Courage & Commitment


Courage & Commitment. In the context of the court battles that I had to face as Collector, I have already referred to Government Pleader N Rajeswara Rao in the case involving the government lanka lands and to Justice O Chinnappa Reddy in my last article on the case of obstruction caused to the dalit women’s passage to their easing grounds.

In the context of the court battles that I had to face as Collector, I have already referred to Government Pleader N Rajeswara Rao in the case involving the government lanka lands and to Justice O Chinnappa Reddy in my last article on the case of obstruction caused to the dalit women’s passage to their easing grounds. In the current article I shall write on the courage of two practitioners of law, K Ramaswamy and P Shiv Shankar, who came to my aid in the case of the dalit women’s right to passage only because they were morally convinced that their support to my cause was right. In this case the Government Pleader concerned was K Ramaswamy. Stunned that the Bench made remarks against the Collector referring to proceedings in an earlier but altogether unconnected case, even before the appellant had started his submissions, Ramaswamy wrote to the Government about these comments by the Bench, indicating that what was said showed that the Bench was prejudiced against the Collector. Judged by any of the highest standards of professional ethics this letter of Ramaswamy was an act of exceptional courage and in doing so he even invited the wrath of that Bench.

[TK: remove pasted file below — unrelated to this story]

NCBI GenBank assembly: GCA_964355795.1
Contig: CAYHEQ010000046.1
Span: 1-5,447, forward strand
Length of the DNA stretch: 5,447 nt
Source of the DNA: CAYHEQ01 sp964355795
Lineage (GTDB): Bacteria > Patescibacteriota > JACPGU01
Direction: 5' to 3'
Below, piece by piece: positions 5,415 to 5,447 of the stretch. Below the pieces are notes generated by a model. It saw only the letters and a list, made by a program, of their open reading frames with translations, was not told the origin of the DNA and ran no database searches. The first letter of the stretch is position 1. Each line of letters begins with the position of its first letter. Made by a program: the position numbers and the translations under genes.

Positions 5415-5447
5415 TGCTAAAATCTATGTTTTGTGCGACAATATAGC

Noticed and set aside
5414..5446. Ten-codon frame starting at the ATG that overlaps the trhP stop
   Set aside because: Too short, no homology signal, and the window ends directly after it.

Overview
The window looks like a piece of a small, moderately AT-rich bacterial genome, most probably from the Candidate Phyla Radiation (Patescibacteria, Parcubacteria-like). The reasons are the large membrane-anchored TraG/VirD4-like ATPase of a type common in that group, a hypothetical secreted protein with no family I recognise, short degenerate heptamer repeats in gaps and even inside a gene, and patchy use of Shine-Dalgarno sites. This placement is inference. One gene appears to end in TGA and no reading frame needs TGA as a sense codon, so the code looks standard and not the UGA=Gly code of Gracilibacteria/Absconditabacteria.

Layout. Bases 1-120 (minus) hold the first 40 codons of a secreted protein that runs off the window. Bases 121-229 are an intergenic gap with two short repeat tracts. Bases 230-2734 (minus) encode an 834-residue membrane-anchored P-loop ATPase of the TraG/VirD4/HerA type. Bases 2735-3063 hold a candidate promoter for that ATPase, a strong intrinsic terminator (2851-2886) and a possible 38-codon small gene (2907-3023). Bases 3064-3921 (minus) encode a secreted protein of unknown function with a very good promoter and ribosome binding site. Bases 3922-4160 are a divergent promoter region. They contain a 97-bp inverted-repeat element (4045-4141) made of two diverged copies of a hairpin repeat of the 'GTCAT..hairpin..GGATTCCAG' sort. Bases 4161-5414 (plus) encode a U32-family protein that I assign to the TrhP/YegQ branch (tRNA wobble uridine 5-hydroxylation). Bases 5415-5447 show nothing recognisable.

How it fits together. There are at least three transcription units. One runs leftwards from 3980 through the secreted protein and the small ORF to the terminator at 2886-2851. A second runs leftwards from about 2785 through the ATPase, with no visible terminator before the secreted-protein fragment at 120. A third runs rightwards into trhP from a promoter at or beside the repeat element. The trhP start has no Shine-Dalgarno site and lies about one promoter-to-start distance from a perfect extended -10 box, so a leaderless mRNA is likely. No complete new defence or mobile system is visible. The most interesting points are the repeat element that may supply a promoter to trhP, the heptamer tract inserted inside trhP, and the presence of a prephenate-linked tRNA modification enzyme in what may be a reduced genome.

My own stand also was that I was a victim of bias and I said this in so many words in my affidavit while seeking expunction of the remarks the Bench had made against me. When we were locked in this battle, this courageous law officer told me that he was ready and prepared to get into the witness box if the need arose and depose on oath on the facts relating to the happenings in the Court. With the battle joined, but the Government in the Panchayat Raj department dragging its feet in regard to defending me or its own case till the doughty SR Sankaran interceded on my behalf, Ramaswamy advised me that I should fight my case on my own and that the appropriate lawyer to fight this case for justice to me was P Shiv Shankar. When I met Shiv Shankar, he readily agreed indicating that he was fully aware of this case and what he thought was injustice done to me. At the end of our discussions, I asked Shiv Shankar about the fee I should pay him. Shiv Shankar replied: “You do not have to pay me a fee for two reasons. Firstly you simply cannot afford it.